at Sun Apr 1 00:58:31 2007 [ Report Abuse ] [ Email Message ] [ Show All Posts by RichardFHoyer ]
Since I mimic natural conditions, I turn off all lights and heat sources near the middle or end of Oct. at which time my captive specimens enter brumation. Since males are found in the month of February locally, as you have done, I bring them out of brumation at that time--usually in mid to 3rd week in Feb. Females I usually leave in brumation until near the end of March or first of April. But this year, I had a batch of pinkly lab mice at just the right size in the second week of March so turned on the light / heat source at that time for the largest 6 females I am maintaining. Some took meals a day or so later.
As it stands, all of the adult females (12) I am maintaining have taken at least one meal thus far, the last two females taking meals this evening. I am maintaining 8 adult males and three have taken meals. It is not unusual for adult males to fasts until mid to late May or even early June.
The juveniles and subadults are generally the last to emerge from brumation. I have quite a few of those guys so have left them in their torpid state as it has been generally cool here in western Oregon this March. Soon as it begins to warm up outside and some of the small boas begin to stir, I will then begin offering them prey. I have two males born in 2002, both in excellent condition for their lengths, that are half the weight of your male.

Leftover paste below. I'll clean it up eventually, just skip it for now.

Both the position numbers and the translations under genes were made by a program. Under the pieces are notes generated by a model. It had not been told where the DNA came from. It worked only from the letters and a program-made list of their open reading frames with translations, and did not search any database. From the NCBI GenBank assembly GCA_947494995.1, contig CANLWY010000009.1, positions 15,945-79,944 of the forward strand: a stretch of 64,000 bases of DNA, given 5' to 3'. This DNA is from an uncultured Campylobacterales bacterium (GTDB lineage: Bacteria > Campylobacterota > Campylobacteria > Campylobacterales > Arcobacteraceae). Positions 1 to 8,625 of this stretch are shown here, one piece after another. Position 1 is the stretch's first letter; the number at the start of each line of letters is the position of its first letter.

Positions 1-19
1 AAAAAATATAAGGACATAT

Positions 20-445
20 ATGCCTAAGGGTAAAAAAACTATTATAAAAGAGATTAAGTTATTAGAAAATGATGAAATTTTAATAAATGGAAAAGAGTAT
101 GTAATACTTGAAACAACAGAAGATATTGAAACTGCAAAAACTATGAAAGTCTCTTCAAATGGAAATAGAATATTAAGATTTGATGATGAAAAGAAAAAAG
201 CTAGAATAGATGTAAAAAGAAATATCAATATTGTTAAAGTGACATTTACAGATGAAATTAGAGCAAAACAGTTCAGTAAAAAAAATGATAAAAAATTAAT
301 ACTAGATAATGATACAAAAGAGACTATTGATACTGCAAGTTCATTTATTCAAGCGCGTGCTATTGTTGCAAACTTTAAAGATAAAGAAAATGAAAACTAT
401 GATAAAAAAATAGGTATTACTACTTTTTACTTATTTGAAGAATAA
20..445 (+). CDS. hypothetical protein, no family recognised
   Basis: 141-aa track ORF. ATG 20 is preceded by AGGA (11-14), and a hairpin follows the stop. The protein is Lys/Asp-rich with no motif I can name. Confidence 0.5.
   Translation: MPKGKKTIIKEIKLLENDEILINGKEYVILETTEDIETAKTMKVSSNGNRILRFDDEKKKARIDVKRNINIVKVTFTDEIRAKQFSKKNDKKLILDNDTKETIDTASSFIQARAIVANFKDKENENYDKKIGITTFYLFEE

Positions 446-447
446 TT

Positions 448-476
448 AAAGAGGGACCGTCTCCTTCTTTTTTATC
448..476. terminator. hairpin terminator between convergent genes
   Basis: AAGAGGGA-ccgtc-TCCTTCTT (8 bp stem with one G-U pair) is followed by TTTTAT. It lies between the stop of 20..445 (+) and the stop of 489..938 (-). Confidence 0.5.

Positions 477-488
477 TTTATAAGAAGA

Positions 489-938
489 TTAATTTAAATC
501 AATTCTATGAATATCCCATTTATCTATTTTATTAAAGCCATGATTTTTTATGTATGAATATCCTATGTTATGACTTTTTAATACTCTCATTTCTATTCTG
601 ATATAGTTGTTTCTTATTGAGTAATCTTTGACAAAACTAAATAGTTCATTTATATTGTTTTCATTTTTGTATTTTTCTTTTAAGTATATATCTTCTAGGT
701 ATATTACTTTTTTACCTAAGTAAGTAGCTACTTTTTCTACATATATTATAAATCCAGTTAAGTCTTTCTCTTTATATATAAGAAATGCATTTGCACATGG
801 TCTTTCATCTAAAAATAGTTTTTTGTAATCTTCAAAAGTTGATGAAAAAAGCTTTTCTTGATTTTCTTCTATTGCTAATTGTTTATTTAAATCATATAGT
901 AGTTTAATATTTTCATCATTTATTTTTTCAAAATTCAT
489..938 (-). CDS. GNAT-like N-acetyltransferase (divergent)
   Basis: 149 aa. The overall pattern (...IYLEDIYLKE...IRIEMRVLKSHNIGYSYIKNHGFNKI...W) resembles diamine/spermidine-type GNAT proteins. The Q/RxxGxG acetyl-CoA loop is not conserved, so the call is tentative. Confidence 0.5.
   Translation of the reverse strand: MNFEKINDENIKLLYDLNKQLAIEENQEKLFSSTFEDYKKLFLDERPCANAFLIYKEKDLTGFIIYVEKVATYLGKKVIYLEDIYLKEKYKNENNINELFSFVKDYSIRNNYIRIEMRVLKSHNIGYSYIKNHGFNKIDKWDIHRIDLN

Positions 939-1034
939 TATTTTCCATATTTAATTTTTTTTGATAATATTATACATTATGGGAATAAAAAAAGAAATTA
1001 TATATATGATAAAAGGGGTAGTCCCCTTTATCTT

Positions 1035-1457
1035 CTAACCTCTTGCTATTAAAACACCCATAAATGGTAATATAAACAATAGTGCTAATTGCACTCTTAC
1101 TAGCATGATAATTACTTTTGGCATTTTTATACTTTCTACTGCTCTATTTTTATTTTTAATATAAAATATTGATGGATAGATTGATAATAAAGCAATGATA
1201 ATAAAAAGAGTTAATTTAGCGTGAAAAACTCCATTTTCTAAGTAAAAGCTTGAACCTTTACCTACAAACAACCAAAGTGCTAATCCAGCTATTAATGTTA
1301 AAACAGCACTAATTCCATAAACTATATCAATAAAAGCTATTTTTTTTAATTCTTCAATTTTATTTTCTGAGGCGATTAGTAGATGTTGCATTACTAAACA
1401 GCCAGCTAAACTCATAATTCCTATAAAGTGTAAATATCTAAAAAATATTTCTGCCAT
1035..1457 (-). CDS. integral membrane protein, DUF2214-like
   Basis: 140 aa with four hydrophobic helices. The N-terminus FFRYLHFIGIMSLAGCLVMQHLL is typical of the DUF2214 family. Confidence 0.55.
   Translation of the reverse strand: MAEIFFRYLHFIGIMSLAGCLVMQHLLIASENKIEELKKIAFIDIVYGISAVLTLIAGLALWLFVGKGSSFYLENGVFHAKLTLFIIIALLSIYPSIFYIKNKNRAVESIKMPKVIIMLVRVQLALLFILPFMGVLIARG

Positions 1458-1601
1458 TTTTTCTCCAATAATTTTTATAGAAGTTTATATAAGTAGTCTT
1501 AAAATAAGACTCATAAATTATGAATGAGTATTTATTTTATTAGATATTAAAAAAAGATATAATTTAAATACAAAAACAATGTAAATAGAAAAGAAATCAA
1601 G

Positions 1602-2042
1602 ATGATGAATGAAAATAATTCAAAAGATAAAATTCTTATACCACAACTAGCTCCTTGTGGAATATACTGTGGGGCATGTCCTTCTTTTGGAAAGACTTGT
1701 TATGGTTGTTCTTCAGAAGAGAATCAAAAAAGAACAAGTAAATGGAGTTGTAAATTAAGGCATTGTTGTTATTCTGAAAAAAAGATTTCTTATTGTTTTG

Don't have any idea as to why your boas would cease taking prey beyond April. Perhaps it has something to do with the conditions under which you maintain the specimens. Do you turn off your heat source during the night time hours as occurs in the wild or do you maintain you specimens at higher than normal outside temperatures at night and during the night?
Richard F. Hoyer
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